I have somehow worked to reduce the hours I invested at home. The library has always been my getaway. I haven’t thought about it. But I am sure, I have breathed an inordinate amount of time in here. I would call it my second home. I walked up to the fiction without a second thought, should I say I was excited to see my favourite book back on the shelf. I picked it up with love, like a kid that was gifted with its favourite sweet. I have read many Paulo Coelho books, but this one particularly puts me into a concussion and wakes me back from it. ‘Veronika Decides to Die’.
‘You could have saved much more if you had paid for the book in the first place’ the friendly librarian always bantered. I never answered her but smiled. We don’t value something that sticks up to us, stays within the arm-reach and could possibly give you dominance over it, that you own it. I didn’t want ‘Veronika’ to just end up in a pile of my old books. Even though I have gone through the same pages a hundred times, I felt the chill in my spine, like a future enriched with peace waiting for me, by each word I followed. But this time it was different. The seventieth page told me that a scavenger is looking out for this unworthy living piece. The average men, assuming they get what they want. Do they think, that ‘No’ cannot be an answer to their question? Women do not owe them anything. For good or bad. There I found a bookmark of emojis, and it read, ‘You are not alone’. The borrower’s history at the back of the cover has had my name continuously for the past four months. Except for the previous turn. It read ‘M. Ridan’.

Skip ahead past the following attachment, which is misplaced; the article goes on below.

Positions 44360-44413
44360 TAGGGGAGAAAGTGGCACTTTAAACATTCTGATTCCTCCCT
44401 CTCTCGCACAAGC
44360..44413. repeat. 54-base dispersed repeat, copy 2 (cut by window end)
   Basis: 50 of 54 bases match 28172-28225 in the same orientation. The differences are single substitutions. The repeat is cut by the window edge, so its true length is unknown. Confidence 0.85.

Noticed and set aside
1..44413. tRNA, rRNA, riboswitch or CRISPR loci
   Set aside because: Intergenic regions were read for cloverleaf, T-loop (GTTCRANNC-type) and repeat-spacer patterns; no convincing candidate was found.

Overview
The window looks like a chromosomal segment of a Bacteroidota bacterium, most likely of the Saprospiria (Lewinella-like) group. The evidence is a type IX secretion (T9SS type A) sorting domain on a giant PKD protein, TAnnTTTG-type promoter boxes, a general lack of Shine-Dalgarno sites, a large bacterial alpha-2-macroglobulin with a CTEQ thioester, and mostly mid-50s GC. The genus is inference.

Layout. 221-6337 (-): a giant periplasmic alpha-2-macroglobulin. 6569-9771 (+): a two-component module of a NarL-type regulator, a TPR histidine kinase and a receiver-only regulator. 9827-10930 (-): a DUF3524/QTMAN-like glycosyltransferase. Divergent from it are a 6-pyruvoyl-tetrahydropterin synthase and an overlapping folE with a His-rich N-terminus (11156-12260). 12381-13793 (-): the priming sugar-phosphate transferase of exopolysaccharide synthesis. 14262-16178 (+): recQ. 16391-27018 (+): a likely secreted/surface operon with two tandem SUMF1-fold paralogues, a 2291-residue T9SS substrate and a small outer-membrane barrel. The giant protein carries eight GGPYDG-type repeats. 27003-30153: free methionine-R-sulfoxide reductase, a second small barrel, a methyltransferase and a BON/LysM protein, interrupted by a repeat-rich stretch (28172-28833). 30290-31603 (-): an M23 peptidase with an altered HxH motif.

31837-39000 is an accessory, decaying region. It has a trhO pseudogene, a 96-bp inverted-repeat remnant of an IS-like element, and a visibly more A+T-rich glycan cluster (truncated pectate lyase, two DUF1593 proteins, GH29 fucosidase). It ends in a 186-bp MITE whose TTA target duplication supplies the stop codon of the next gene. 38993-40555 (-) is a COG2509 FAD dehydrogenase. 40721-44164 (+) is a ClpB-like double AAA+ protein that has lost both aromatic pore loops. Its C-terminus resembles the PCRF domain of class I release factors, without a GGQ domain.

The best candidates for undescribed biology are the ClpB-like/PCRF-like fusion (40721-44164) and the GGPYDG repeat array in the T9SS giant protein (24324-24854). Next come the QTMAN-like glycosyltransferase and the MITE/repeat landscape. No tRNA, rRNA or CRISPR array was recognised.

“They are beautiful,” I said as I accepted the flowers he offered. “Oh you should see you” with his neat smile, he extended. I love the fact that I belong to this man. A sudden gush of love flowed through my arteries. “I want to marry you a million times” he had written that to me once. In a secret note inside a Nora Roberts book. “The reservation is at seven. Should I make it eight?” He leaned against the wall like he was admiring the Da Vinci in the Louvre.
It became a habit; giving ‘Veronika’ reasons to live. Passing book references as notes and it seemed out of ordinary. But this time it read ‘the guardian shall stand, with a spark’. I didn’t have to think much on that. The Guardian, by Nicholas Sparks. I rushed past the aisle to where I found all the Nicholas Sparks books. Is someone watching me? Am I being played? With those reluctant thoughts in my head, I flipped through its pages. Another green, sticky note, reading ‘Patterson’s Imaginary friend’. Hint to another book. I could have totally Googled for it. But somewhere deep in my mind, it echoed, ‘Play along’.